Daughter Connie reports that when youngest granddaughter Hosanna Joy comes home from Tech for the summer, she will be working at the sustainable, organic farm next door where she worked during her high school years.
This is good news as she had earlier indicated she might go to Arkansas for the summer and work with a traditional commercial chicken farm which she is loath to do. Joy’s goal is to be part of the worldwide movement toward sustainable, humane agriculture. She must work, however, to earn money for fall semester. To be able to work in the way you want is a joy.
Joy told me at Christmas her goal is to eventually major in Poultry Science. I suggested she might like to help her father Bill with his chickens. Right now, Bill is fending off something that eats chickens. He thinks it’s a chicken hawk.
Connie says when her employers discovered she was looking for a day job, they gave Hannah a daytime shift, so she can spend more time with Hugo who also works days. In addition, they made her a supervisor and gave her a pay raise.
Amelia (#2 granddaughter), recently promoted to a supervisory position, says her employer (UVA bookstore) asked her to work more hours. “Why should I when you haven’t given me a pay raise,” she asked. So they gave her a raise.
Amelia is entering a science education graduate program at UVA in the fall and intends to keep her job. I told her working a job and going to school is manageable if you don’t have a long drive home after class ends at 10 PM. Fortunately, she lives near the campus.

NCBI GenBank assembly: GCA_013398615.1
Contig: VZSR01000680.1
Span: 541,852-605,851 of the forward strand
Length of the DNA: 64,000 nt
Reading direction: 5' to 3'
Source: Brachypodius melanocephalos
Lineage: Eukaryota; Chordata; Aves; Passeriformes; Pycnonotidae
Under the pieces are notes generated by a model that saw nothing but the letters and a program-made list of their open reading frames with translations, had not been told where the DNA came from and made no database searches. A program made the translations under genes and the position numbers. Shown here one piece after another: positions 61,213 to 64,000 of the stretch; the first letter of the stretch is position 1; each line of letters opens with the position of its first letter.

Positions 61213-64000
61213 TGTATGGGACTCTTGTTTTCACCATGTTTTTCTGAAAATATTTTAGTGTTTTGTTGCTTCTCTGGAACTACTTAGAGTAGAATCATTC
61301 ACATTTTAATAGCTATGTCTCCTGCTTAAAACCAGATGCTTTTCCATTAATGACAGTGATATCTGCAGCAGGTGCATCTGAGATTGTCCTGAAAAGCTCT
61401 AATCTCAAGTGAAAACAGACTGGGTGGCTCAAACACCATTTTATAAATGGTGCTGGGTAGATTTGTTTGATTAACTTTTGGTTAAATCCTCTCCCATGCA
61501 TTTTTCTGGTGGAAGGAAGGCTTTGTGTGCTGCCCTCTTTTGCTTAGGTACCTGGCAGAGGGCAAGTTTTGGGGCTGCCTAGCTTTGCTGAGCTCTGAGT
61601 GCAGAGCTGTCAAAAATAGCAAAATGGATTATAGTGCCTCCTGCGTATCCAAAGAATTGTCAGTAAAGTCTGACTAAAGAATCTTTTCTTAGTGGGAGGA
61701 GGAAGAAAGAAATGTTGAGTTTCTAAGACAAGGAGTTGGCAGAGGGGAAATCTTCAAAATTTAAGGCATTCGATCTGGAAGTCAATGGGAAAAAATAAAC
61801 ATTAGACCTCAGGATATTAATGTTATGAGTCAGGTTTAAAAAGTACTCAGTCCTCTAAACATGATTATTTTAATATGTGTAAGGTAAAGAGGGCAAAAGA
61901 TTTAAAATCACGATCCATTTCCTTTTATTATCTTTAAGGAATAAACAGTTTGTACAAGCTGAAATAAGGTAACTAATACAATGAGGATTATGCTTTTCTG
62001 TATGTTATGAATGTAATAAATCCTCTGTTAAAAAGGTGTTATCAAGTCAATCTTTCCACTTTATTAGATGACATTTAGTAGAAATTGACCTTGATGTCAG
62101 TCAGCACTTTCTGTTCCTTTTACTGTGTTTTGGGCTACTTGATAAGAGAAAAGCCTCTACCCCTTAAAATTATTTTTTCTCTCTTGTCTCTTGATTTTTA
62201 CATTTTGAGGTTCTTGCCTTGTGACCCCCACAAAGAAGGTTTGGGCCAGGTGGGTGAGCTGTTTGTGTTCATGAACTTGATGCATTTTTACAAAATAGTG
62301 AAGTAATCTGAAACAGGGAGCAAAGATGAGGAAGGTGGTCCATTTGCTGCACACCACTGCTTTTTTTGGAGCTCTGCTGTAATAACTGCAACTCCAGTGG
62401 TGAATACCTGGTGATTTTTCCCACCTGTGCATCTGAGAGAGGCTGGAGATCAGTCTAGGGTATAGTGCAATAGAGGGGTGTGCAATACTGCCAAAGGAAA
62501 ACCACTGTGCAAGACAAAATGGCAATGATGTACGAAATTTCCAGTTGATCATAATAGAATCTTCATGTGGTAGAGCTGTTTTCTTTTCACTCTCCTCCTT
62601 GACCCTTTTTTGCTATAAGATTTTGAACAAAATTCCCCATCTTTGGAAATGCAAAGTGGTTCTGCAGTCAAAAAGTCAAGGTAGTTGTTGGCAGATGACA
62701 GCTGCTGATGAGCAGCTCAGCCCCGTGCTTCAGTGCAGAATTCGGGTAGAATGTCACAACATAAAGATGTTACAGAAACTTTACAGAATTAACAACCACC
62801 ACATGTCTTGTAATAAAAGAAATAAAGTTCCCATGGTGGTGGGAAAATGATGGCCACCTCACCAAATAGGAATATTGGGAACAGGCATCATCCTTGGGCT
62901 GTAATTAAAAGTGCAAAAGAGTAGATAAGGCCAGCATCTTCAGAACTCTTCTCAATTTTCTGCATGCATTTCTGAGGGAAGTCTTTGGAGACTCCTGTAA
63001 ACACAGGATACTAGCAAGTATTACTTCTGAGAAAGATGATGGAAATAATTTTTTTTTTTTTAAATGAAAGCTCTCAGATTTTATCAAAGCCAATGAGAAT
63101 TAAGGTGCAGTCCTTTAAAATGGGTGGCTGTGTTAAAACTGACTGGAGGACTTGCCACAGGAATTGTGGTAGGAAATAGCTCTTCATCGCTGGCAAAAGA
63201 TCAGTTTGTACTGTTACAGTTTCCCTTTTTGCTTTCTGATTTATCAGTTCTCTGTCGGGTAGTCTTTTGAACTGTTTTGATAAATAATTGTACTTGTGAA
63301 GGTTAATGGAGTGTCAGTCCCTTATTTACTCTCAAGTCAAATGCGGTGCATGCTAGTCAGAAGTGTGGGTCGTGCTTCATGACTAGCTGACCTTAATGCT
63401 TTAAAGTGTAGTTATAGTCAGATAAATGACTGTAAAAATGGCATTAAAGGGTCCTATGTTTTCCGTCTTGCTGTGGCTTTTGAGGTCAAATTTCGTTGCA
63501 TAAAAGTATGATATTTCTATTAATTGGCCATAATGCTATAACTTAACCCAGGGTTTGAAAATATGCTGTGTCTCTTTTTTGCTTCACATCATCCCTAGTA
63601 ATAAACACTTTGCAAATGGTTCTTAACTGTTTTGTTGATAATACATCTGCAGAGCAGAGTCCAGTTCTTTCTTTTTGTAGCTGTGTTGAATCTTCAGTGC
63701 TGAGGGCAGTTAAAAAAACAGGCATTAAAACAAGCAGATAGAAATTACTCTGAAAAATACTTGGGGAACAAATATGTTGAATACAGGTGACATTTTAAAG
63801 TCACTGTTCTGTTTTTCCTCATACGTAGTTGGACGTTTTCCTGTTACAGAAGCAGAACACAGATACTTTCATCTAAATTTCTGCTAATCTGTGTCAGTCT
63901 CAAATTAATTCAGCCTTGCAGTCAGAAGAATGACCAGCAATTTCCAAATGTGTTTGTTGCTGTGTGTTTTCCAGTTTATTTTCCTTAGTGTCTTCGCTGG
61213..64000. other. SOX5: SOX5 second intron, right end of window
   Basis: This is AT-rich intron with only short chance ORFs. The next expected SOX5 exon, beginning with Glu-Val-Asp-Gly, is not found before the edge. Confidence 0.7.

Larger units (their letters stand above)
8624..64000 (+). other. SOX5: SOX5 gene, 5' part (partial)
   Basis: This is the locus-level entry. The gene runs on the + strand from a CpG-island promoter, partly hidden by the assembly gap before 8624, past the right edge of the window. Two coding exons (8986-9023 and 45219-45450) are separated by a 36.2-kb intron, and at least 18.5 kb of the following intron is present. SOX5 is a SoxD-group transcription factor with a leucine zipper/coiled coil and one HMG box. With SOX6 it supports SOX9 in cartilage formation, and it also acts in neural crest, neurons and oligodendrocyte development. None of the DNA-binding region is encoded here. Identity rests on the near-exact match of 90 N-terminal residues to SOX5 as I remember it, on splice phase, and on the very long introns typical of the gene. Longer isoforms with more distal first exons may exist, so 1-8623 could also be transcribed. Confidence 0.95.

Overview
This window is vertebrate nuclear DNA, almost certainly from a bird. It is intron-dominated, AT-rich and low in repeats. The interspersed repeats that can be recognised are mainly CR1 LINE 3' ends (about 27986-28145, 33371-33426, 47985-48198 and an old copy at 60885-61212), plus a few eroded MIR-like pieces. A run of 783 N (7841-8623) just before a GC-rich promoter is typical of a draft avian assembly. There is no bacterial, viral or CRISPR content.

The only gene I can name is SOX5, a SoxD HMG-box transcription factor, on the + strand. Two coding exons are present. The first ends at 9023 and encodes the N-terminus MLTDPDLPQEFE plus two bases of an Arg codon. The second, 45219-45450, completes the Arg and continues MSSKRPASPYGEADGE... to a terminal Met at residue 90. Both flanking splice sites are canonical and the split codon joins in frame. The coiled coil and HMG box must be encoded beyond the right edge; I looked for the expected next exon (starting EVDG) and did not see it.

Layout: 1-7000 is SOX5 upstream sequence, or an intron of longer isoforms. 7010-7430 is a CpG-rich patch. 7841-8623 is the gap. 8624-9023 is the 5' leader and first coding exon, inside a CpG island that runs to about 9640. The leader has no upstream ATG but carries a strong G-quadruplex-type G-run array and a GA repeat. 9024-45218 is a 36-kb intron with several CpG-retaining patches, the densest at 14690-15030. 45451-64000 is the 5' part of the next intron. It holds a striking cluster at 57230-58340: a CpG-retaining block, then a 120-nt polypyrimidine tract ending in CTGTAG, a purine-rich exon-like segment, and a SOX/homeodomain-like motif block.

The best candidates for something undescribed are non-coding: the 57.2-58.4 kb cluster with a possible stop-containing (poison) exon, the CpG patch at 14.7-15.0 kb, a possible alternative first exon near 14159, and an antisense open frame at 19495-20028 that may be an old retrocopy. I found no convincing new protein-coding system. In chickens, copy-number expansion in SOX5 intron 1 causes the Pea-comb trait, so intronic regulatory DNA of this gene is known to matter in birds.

As of now, #3 granddaughter, Rita, is still working with the local veterinarian and weekends at a tea shop in town, as well as taking courses at a local community college. She spoke with her guidance counselor recently, and worked out a plan where she will finish her program at the community college and return to George Mason University and complete her four-year degree, hopefully in forensic science. “I don’t want to be a cop on the street, she says, but I want a better paying job. She wants to be a forensics specialist like the protagonist in the Patricia Cornwell novels or those folks in the CSI series.
I believe I have played some role in the choices my granddaughters are making regarding interest in various studies and jobs. I think I set an example of how the work ethic and education are important if you want to do something constructive with your life. My love of science, gardening, birds, flora and fauna, as well as mysteries and history, shows up in their life choices. I suppose I am a pretty good grandma, even if I never baked them home-made cookies.